... For example, manufacturers of CFL bulbs justify their higher prices by claiming that they last much longer than traditional bulbs. But a recent test by the environmentally-oriented consumer-protection magazine ├ľko Test found that 16 of the 32 bulb types tested gave up the ghost after 6,000 hours of use -- or much earlier than their manufacturers had promised.

So expect a similar run on traditional bulbs as we get closer to fluorescent nirvana. Better stock up now before they become collector's items! :)

Correction: The scheduled demise of 100 watters is January 2012, not 2010 as I originally wrote. I have corrected the reference above.

6 comments:

Sailorcurt said...

Way ahead of you my friend.

I think lots of "preparedness" minded people are doing it.

Incidentally, I recently discovered that Walmart carries an off-brand of off-sizes for dirt cheap.

Their bulbs were in strange wattages like 43 Watts, 67 Watts, 79 Watts, etc....but at 77 cents for a pack of four, pretty hard to beat the price.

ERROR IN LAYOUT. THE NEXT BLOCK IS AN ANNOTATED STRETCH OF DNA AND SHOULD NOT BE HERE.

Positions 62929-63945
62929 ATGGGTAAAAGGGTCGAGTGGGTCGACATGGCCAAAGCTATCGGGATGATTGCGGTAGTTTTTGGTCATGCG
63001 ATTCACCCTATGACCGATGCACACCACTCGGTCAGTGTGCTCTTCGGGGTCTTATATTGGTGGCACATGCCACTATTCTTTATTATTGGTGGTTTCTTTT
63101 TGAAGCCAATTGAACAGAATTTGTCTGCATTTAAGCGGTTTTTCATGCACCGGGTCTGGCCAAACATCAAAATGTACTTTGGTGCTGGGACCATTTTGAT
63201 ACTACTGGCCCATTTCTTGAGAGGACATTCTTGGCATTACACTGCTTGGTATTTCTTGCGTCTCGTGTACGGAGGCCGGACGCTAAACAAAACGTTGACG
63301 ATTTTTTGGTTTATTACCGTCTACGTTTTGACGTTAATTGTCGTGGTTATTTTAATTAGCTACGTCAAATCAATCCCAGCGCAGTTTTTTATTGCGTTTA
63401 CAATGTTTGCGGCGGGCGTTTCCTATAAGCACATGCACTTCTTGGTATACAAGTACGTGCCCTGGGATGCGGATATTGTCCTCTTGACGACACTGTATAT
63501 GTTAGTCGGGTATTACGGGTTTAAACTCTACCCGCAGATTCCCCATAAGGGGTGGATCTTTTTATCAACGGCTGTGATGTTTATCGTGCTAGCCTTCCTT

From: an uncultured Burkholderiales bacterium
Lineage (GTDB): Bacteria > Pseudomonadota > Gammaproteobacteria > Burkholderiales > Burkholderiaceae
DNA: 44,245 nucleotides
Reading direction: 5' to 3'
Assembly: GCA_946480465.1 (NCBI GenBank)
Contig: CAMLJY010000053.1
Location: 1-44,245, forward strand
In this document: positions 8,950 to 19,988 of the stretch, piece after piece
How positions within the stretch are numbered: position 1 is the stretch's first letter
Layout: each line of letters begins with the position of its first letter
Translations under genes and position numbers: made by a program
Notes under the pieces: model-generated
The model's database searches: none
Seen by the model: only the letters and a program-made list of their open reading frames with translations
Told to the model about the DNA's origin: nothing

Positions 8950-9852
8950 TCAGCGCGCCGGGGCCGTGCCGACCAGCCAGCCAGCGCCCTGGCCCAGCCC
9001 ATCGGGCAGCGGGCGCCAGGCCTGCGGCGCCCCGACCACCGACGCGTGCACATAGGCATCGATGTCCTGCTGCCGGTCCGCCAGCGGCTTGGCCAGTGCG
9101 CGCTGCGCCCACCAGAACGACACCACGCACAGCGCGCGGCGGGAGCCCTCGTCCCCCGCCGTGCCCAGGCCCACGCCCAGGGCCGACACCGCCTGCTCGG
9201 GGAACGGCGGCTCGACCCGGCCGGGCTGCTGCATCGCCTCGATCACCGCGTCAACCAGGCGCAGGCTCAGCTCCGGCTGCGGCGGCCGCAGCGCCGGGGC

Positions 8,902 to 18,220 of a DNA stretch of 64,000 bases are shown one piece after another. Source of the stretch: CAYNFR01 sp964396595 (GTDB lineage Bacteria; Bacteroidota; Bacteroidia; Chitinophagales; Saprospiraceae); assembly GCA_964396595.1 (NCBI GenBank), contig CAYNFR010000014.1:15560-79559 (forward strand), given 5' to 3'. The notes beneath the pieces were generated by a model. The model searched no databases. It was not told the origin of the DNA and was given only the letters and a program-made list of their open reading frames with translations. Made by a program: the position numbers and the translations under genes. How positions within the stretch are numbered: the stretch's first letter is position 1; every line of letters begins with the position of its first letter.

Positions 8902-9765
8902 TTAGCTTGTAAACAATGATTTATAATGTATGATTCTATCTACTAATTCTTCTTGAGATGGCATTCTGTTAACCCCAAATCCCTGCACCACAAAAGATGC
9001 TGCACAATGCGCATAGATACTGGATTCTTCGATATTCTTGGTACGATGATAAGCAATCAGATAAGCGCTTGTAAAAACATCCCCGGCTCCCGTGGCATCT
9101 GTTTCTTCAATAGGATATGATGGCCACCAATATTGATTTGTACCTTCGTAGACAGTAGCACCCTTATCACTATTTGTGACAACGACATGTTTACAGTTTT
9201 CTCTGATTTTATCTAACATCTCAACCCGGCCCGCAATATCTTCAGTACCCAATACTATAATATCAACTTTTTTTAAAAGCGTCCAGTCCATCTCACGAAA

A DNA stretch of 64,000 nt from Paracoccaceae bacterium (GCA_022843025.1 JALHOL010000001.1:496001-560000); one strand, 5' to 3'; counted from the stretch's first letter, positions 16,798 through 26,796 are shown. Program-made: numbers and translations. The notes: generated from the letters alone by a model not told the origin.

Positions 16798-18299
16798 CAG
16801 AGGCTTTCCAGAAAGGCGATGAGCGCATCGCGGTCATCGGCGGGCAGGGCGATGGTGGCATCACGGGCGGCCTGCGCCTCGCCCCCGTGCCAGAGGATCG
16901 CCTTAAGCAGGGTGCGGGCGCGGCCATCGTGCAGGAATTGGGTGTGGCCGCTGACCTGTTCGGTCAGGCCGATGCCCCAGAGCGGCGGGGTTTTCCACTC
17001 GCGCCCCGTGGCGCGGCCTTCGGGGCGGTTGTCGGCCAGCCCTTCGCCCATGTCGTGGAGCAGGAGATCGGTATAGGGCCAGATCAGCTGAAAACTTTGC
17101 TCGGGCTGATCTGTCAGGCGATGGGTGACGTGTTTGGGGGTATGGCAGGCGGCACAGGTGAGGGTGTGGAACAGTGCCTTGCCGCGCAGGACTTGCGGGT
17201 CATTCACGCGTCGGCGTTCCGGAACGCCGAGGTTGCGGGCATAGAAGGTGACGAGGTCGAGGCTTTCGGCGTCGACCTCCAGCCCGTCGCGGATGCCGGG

David said...

Curt,

Thanks for the Walmart tip, I'll look for them the next time I'm there.

Panta Rei said...

David,

Hardly surprising about the German (and other European) hoarding...

Europeans and Americans choose to buy ordinary light bulbs around 9 times out of 10 (light industry data 2007-8)
Banning what people want gives the supposed savings - no point in banning an impopular product!

If new LED lights -or improved CFLs- are good,
people will buy them - no need to ban ordinary light bulbs (little point).
If they are not good, people will not buy them - no need to ban ordinary light bulbs (no point).
The arrival of the transistor didn't mean that more energy using radio tubes had to be banned... they were bought less anyway.

All lights have advantages....
The ordinary simple light bulb has for many people a pleasing appearance, it responds quickly with bright broad spectrum light, is easy to use with dimmers and other equipment, can come in small sizes, and has safely been used for over 100 years.

100 W+ equivalent brightness is a particular issue - difficult and expensive with both fluorescents and LEDS - yet such incandescent bulbs are first in line for banning in both USA and the EU

Energy?
Since when does Europe or North America need to save on electricity?
There is no energy shortage.
Note that if there was an energy shortage, the price rise would make people buy more efficient products anyway - no need to legislate for it.

Energy security?
There are usually plenty of local energy sources,